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egthareal
09-26-2005, 07:10 AM
I guess everyone who's been watching the Katrina TV coverage is as shaken up as I am. To do something about it, I decided to host a charity poker tournament at UltimateBet.com (UB) for the Red Cross Hurricane Relief Fund last weekend.

With a $300 buy-in, $150 of that going to charity, and UB matching all donations, and with 1994 World Champion Russ Hamilton and I matching up to $10,000 each in donations, I asked a few of my celebrity friends to give us some special prize packages.

So there were tennis great Andy Roddick and me giving back-to-back hour-long lessons (he in tennis and me in poker) in Austin -- a nice first prize. Then we had a ''Hollywood Home Poker Game'' with That '70s Show stars Laura Prepon and Danny Masterson, Malcolm in the Middle star Chris Masterson, and poker legend Johnny Chan giving lessons to the stars and to our contest winner during the game; ''Lunch with Troy Aikman'' in Dallas; lunch with actress Jennifer Tilly, and with poker stars Phil ''The Unabomber'' Laak and Antonio Esfandiari in Los Angeles; two press-box passes with ESPN color commentator and UCLA Rose Bowl quarterback David Norrie; a golf lesson with golf great Corey Pavin in San Diego; lunch with poker great Annie Duke in Los Angeles; a one-hour poker lesson with poker great T.J. Cloutier in Dallas; and another one-hour poker lesson with Esfandiari.

I had reason to observe the final table of our tournament with great interest -- after all, ''Shamanbear'' (my own mother, Lynn Hellmuth) and poker great John Bonetti were at the table. I noticed that Shamanbear kept calling bets rather than raising it up when she entered the pot. I was shouting at my computer screen, ``Stop calling bets, Mom! Raise it up, don't call.''

With the blinds at $1,500-$3,000 and $300-a-player ante, Shamanbear should have been raising it up. And really, her style isn't all that bad. The reason I would rather see her -- or anyone else -- raise it up in this situation is that in most cases a raise at that point causes everyone else to fold before the flop, allowing you to steal the blinds and antes, which total $6,000 (five times $300, plus $1,500 plus $3,000) per hand in a five-handed game.

Making a raise thus gives you an excellent chance to grab that $6,000 without any risk at all, whereas, if you call before the flop, you risk losing the pot when the blinds out-flop you, or bluff you out.

On the other hand, if you call before the flop with a relatively strong hand (like K-Q) and hit something good (like a flop of Q-9-4), then you will usually have the best hand, and may win a big pot (when, for example, your opponent has a pair of queens or nines). So in theory, you can risk a small amount of chips before the flop with a call, and then win big when you hit your hand later.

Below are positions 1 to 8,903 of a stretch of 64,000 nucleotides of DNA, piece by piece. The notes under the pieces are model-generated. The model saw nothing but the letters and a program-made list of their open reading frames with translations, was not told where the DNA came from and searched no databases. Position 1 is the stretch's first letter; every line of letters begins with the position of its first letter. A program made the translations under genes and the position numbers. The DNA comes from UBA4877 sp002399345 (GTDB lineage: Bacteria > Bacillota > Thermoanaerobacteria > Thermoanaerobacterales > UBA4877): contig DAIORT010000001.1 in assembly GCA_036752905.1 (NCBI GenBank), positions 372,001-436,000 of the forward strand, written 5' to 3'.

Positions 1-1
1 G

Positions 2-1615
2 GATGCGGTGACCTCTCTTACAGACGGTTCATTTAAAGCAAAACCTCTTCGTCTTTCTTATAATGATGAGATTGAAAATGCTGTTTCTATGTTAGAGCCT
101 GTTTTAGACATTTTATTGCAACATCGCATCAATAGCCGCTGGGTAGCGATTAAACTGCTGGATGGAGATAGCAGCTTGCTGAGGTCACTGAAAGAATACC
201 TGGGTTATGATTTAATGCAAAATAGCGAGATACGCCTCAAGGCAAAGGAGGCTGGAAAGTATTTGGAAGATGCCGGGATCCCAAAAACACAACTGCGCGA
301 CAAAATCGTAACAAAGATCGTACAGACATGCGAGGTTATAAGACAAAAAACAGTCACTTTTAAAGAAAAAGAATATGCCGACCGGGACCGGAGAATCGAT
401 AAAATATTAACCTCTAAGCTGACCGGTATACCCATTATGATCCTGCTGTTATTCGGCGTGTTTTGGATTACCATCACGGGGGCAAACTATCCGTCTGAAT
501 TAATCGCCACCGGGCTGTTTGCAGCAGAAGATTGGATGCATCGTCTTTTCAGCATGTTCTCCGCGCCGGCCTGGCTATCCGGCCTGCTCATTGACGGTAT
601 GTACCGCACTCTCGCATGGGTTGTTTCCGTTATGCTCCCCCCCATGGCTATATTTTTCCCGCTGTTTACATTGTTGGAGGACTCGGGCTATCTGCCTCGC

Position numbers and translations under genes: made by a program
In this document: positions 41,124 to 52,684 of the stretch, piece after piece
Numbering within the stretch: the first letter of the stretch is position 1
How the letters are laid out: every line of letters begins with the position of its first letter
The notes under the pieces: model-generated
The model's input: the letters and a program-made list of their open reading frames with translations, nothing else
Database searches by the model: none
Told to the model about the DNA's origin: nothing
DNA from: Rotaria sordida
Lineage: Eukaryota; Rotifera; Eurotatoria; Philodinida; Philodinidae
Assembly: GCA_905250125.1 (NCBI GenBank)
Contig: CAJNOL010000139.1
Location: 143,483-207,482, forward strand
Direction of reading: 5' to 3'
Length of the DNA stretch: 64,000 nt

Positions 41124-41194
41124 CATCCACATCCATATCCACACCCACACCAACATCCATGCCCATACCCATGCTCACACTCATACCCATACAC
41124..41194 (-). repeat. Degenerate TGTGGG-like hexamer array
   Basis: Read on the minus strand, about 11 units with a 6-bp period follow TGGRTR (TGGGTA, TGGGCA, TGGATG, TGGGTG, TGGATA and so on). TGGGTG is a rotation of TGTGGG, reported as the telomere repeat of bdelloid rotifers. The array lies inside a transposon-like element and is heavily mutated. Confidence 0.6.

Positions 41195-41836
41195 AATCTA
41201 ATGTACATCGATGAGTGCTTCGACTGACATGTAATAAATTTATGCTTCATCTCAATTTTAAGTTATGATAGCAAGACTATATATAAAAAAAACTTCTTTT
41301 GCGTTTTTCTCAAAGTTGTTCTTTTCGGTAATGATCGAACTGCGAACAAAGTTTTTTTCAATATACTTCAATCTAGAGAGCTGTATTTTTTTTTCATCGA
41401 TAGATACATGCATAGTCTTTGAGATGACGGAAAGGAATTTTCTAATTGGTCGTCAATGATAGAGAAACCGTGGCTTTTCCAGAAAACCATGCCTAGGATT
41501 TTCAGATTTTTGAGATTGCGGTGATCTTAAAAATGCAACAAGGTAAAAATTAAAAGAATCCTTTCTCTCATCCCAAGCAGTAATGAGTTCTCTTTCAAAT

The problem is that you do not hit many hands in Texas Hold 'Em, so you end up spending a lot of money making calls, waiting to hit your hand, instead of taking a pot risk-free with a raise before the flop.

In Shamanbear's case, she was fortunate and hit a few of her hands, and then won some nice pots. In one notable hand, she just called the $3,000 bet with 3c-3h, and the flop came down 10h-8c-3s. Now the small blind moved all-in for $12,000 with Kd-9d, and she called with her three threes and a 95-percent-plus chance of winning the pot (the K-9 hand could win only if it hit running straight cards like J-Q).

In this case, if Shamanbear had raised before the flop, then she most likely would have won the pot right then and there. Instead, her call let an opponent into the pot, and she wound up busting him when he bluffed all of his chips.

The dilemma remains: Call with your decent hands at the final table, or raise it up with them? I choose raising it up, since that gives you the best chance to win the pot, and winning those blinds and antes adds up fast.

I am really proud of my mom for making it to the final table -- I finished in 53rd place and Bonetti finished in fifth place.

Of course, Mom turned around and gave half of her second-prize winnings to the Red Cross.

Phil Hellmuth is a nine-time World Series of Poker champion and the author of Play Poker like the Pros and Bad Beats and Lucky Draws (both published by HarperCollins). His column appears Sundays in Tropical Life.

egthareal
09-26-2005, 07:14 AM
My question is when the hell did hellmuth start writing for the miami herald?

--EG

card4
10-13-2005, 04:28 AM
That is a new one for me too. I have some friends down in Miami so I'll have to ask them about that. I know poker is big but I didn't know any major papers had a poker column. I would guess it has to be a poker column too since what else is Phil Hellmuth going to write about?



My question is when the hell did hellmuth start writing for the miami herald?

--EG

BLINDFURY
01-16-2008, 03:01 AM
I just can't believe Phil Hellmuth doing something is doing something good, lol.